President Barack Obama’s energy policies of encouraging other countries to drill while holding back the United States are an absurd sign of unmitigated hypocrisy, Rep. Jack Kingston tells Newsmax.TV.
The Georgia Republican was commenting on Obama’s recent decision to reverse course and conduct lease sales in Alaska’s National Petroleum Reserve and extend leases in the Gulf of Mexico and Alaska. The president had imposed a moratorium on leases following the BP disaster while encouraging other countries, such as Brazil, to drill.
“If you want to turn the economy around, the best thing we could do is to send the signal that we are going to drill our own gas,” said Kingston, a member of the House Appropriations Committee. “For the president to go down to Brazil and say, ‘Hey, congratulations on drilling your own oil, we’re going to lend you the money and, by the way, we want to be your best customer,’ that is absurd.”
“It’s surreal to think about the president of the United States who says you can’t drill in America, but goes down to Brazil and tells them, have at it. Such hypocrisy. Unparalleled.”
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However, Kingston cautioned that, just because the president has made an announcement, doesn’t mean things will change in an administration that often does two different things at once.
“The EPA is doing absolutely everything they can to stop off-shore drilling or any kind of domestic drilling,” he said.
Kingston noted that a critic of a House measure that would lift the moratorium on drilling argued that such action would drop gas prices only 5 cents from their current $4-plus a gallon.
“Well, you know, if that’s true — and we don’t necessarily know it’s only that little — that comes from a Democrat who was opposed to the bill, but 5 cents a gallon is a huge amount of money when you multiply that times 309 million people in America,” he said. “Because any time gas prices go up, you not only pay to fill up your gas, but every time you buy groceries, or medicine or anything else that’s been delivered by truck, that cost in increased gas has been passed on to you, the consumer and you’re getting hurt by it.”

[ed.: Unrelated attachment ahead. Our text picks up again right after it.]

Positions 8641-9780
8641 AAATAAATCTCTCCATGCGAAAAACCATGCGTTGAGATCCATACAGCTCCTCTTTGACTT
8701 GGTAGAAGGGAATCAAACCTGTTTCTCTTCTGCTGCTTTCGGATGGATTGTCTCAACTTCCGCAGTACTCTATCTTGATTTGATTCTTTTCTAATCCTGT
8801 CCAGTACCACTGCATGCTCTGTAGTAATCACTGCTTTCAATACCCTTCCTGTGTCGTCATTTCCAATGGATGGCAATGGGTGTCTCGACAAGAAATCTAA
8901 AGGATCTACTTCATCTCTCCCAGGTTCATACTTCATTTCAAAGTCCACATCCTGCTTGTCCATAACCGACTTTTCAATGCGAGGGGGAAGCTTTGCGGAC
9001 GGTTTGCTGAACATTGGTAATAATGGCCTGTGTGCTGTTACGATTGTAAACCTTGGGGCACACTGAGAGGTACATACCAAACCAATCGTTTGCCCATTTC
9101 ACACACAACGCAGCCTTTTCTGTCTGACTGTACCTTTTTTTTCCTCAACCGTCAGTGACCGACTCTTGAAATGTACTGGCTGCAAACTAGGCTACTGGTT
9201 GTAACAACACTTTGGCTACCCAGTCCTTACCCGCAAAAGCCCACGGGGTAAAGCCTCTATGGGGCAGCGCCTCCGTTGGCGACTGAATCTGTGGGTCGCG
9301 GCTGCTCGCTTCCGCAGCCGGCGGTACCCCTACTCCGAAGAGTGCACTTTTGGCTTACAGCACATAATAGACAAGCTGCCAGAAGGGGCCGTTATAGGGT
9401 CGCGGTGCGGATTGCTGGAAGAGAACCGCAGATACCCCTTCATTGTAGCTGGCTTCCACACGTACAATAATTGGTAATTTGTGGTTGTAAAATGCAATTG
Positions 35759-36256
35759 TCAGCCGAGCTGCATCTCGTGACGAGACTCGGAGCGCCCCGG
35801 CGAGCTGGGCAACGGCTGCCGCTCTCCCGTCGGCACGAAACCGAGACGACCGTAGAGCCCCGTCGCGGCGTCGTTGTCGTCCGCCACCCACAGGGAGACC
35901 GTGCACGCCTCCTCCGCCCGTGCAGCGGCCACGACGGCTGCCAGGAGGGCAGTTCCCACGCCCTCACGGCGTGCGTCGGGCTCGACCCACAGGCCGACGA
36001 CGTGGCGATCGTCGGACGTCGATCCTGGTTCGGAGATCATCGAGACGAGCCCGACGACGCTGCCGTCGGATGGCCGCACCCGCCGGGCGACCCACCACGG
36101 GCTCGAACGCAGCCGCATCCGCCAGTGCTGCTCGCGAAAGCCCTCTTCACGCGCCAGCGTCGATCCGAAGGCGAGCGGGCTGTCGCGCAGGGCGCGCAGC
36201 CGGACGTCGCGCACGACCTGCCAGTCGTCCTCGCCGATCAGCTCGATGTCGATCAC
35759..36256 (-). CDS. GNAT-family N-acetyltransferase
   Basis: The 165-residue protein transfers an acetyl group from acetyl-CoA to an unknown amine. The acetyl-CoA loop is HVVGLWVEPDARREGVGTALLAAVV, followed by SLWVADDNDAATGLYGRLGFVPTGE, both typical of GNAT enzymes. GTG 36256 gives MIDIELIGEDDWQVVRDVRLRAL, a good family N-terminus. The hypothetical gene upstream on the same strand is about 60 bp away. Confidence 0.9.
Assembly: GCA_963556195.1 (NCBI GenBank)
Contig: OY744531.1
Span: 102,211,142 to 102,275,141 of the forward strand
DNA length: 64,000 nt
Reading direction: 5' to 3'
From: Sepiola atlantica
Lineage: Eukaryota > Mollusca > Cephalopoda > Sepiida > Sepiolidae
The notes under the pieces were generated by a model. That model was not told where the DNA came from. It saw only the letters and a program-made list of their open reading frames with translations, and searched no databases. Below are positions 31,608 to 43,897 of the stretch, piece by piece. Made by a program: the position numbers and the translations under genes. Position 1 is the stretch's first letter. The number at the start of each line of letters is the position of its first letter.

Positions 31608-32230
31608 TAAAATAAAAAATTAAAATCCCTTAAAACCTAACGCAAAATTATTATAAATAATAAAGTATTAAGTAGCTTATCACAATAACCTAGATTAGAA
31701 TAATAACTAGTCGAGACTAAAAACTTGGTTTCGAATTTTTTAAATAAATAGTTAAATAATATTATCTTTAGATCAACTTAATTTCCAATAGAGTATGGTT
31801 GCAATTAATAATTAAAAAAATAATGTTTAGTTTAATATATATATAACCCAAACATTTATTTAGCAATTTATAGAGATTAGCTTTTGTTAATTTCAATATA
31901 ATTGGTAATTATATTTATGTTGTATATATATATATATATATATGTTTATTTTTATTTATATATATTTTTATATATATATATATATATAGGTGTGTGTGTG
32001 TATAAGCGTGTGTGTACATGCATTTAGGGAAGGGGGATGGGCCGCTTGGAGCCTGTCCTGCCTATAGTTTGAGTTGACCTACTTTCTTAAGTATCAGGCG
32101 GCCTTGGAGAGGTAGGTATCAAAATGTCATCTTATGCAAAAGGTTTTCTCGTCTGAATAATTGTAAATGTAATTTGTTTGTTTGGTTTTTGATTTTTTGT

Kingston, now serving his 10th term in Congress, recently proposed legislation to limit federal spending to 18 percent of the gross domestic product. Going back to 1947, government revenues have been about 18 percent of GDP while spending was about 20 percent of GDP, reaching to about 23 percent now, he said.
“It’s common sense for a business, for a family for a household to not spend more than you’re bringing in but that’s what Congress has gotten into the habit of doing.”
Kingston’s legislation would come with an enforcement mechanism mandating that, if spending edged above 18 percent of GDP, the Office of Management and Budget would step in and make across-the-board budget cuts until revenue and expenditures were realigned. The measure also would look at total federal spending, including such areas typically dealt with separately in the Washington budget process, such as funding for wars and emergency spending.
On other issues, Kingston said:
Raising the debt ceiling is not inevitable. “I can say right now that you do not have a majority of votes in the House to raise the debt ceiling at the moment. However, if we put in there something like a spending cap, something like repealing Obamacare, something like major entitlement reform that changes the direction of the spending, then I think we can sit down with the Obama administration and basically come up with an agreement that we think would solve the problem for the long term, not just for the next year or two.”
He is optimistic that a balanced budget amendment could be passed despite repeated failures over the years. “It might also be something that we have to force the administration and force the Senate’s hand through the debt ceiling negotiations.”
Efforts to repeal $100 billion in advance funding for Obamacare might get the measure back on the negotiation table. “We really don’t know the scenario in which the sitting president of the United States is going to repeal his own signature landmark legislation. However, to take the 10 years advance funding away from it would effectively put it back on the table for great debate and great discussion.”
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